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Geochemical evidence for the application of nanoparticulate colloidal silica gel for in-situ containment of legacy nuclear wastes

DOI: 10.1039/D0EN00046A DOI Help

Authors: Pieter Bots (University of Strathclyde) , Joanna C. Renshaw (University of Strathclyde) , Timothy Payne (Australian Nuclear Science and Technology Organisation) , M. Josick Comarmond (Australian Nuclear Science and Technology Organisation) , Alexandra E. P. Schellenger (University of Strathclyde) , Matteo Pedrotti (University of Strathclyde) , Eleonora Cali' (Imperial College London) , Rebecca J. Lunn (University of Strathclyde)
Co-authored by industrial partner: No

Type: Journal Paper
Journal: Environmental Science: Nano

State: Published (Approved)
Published: March 2020
Diamond Proposal Number(s): 17114

Abstract: Colloidal silica is a nanoparticulate material that could have a transformative effect on environmental risk management at nuclear legacy sites through their use in in-situ installation of injectable hydraulic barriers. In order to utilize such nanoparticulate material as a barrier, we require detailed understanding of its impact on the geochemistry of radionuclides in the environment (e.g. fission products such as Sr and Cs). Here we show, through combining leaching experiments with XAS analyses, that colloidal silica induces several competing effects on the mobility of Sr and Cs. First, cations within the colloidal silica gel compete with Sr and Cs for surface complexation sites. Second, an increased number of surface complexation sites is provided by the silica nanoparticles and finally, the elevated pH within the colloidal silica increases the surface complexation to clay minerals and the silica nanoparticles. XAS analyses show that Sr and Cs complex predominantly with the clay mineral phases in the soil through inner-sphere surface complexes (Sr) and through complexation on the clay basal surfaces at Si vacancy sites (Cs). For binary soil – colloidal silica gel systems, a fraction of the Sr and Cs complexes with the amorphous silica-like surfaces through the formation of outer-sphere surface complexes. Importantly, the net effect of nanoparticulate colloidal silica gel is to increase the retention of Sr and Cs, when compared to untreated soil and waste materials. Our research opens the door to applications of colloidal silica gel to form barriers within risk management strategies at legacy nuclear sites.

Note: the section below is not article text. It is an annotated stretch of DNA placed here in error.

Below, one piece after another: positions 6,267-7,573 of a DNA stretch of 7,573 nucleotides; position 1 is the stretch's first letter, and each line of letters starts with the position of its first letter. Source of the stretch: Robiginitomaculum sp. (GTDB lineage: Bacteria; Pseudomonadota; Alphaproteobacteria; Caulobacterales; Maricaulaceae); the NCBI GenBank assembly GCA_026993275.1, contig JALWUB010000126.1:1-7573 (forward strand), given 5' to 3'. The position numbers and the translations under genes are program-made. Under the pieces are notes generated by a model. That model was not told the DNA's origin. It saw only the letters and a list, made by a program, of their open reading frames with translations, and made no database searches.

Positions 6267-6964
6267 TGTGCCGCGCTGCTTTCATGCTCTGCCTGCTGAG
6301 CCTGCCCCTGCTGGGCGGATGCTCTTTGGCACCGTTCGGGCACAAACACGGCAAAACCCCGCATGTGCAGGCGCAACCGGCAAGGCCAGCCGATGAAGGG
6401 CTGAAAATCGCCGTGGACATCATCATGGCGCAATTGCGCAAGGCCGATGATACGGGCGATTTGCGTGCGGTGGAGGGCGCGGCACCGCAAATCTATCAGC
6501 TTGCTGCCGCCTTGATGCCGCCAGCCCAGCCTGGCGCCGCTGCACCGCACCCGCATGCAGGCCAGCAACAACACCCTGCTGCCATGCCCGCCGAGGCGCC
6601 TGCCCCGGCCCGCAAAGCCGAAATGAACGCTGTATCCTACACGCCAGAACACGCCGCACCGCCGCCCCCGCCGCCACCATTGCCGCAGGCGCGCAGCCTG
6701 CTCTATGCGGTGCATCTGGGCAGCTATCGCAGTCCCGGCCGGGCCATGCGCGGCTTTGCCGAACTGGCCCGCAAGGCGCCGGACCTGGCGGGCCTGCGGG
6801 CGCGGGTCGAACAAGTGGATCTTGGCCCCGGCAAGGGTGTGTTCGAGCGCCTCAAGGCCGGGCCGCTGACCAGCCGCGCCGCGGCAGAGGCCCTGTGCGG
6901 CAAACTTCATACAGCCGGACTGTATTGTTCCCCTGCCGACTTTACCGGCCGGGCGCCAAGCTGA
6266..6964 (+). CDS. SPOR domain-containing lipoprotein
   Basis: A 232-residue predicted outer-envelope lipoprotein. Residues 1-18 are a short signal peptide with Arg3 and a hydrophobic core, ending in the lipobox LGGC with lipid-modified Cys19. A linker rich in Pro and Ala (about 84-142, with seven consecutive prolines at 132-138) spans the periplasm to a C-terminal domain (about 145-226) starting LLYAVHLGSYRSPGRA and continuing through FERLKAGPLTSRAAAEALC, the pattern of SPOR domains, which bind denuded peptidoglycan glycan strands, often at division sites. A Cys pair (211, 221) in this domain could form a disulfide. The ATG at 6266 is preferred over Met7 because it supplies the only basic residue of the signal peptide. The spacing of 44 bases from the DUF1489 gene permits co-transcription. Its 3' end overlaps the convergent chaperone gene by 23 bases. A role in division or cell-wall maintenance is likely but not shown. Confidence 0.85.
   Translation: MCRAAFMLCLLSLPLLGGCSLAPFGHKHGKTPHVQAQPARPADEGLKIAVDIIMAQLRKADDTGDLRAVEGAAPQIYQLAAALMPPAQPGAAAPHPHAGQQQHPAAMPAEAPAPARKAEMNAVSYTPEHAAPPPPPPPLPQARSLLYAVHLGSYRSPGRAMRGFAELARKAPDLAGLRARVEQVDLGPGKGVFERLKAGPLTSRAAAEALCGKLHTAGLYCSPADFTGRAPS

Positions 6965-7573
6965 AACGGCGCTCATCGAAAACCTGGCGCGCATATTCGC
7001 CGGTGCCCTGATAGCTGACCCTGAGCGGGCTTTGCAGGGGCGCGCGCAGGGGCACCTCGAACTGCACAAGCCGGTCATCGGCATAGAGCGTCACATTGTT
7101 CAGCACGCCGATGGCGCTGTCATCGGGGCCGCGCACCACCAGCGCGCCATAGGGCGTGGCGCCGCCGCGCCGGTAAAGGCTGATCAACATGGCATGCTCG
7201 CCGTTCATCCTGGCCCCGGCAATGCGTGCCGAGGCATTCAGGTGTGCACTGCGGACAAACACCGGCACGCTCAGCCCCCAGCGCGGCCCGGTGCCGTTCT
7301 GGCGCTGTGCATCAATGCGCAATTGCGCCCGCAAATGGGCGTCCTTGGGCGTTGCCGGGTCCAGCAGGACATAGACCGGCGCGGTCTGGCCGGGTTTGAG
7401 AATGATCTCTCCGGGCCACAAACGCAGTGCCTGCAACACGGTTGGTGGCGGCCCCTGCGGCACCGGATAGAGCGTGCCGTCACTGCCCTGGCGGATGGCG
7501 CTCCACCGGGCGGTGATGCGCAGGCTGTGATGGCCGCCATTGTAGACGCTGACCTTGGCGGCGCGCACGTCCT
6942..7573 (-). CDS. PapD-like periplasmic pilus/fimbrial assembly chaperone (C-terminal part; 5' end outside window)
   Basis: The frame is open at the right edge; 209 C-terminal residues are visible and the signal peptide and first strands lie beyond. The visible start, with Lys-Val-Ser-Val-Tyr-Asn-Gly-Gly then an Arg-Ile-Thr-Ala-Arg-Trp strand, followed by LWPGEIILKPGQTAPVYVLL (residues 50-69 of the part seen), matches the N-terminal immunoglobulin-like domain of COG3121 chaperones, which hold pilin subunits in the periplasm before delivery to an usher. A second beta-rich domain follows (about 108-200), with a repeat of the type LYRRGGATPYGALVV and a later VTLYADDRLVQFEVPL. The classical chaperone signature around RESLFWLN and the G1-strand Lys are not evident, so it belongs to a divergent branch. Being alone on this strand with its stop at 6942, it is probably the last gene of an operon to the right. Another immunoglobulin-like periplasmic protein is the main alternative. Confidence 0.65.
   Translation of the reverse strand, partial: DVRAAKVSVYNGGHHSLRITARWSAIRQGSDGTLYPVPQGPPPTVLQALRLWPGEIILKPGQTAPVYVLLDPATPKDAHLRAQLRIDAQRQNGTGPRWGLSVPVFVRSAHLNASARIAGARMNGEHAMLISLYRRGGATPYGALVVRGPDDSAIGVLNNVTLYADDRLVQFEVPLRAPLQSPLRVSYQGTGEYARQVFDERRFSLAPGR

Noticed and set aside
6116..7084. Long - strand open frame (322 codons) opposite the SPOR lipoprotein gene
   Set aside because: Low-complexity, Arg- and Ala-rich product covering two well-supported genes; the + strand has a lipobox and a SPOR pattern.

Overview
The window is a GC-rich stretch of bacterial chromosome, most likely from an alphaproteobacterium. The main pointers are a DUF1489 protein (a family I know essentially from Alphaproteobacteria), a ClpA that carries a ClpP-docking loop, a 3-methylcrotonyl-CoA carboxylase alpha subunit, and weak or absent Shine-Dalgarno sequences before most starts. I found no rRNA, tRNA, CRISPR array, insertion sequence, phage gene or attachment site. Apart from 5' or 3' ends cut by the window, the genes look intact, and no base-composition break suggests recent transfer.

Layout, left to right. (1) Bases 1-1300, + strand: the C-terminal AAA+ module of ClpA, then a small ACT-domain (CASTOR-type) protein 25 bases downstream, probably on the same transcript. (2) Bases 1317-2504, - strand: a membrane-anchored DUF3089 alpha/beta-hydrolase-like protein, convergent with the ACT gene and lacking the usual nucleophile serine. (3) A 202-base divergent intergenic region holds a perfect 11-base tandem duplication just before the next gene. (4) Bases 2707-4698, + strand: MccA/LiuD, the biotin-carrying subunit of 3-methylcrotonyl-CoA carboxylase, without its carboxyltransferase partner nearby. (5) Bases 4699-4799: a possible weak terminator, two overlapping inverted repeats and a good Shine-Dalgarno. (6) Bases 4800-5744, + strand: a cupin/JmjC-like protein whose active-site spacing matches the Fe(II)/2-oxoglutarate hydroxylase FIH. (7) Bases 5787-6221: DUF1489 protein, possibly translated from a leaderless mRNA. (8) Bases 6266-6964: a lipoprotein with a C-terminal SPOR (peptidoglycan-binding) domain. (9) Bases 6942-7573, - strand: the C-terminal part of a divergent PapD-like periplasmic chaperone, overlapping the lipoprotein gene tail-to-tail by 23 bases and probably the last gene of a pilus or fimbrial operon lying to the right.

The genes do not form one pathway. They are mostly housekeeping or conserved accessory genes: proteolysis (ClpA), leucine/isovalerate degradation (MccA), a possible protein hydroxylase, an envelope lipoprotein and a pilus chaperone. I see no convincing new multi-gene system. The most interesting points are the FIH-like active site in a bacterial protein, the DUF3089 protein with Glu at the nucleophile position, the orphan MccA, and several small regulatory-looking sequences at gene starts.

Subject Areas: Environment, Chemistry, Earth Science

Instruments: B18-Core EXAFS

Added On: 31/03/2020 10:16

Discipline Tags:

Desertification & Pollution Earth Sciences & Environment Radioactive Materials Materials Science Engineering & Technology Nuclear Waste Geology Nanoscience/Nanotechnology Geochemistry

Technical Tags:

Spectroscopy X-ray Absorption Spectroscopy (XAS)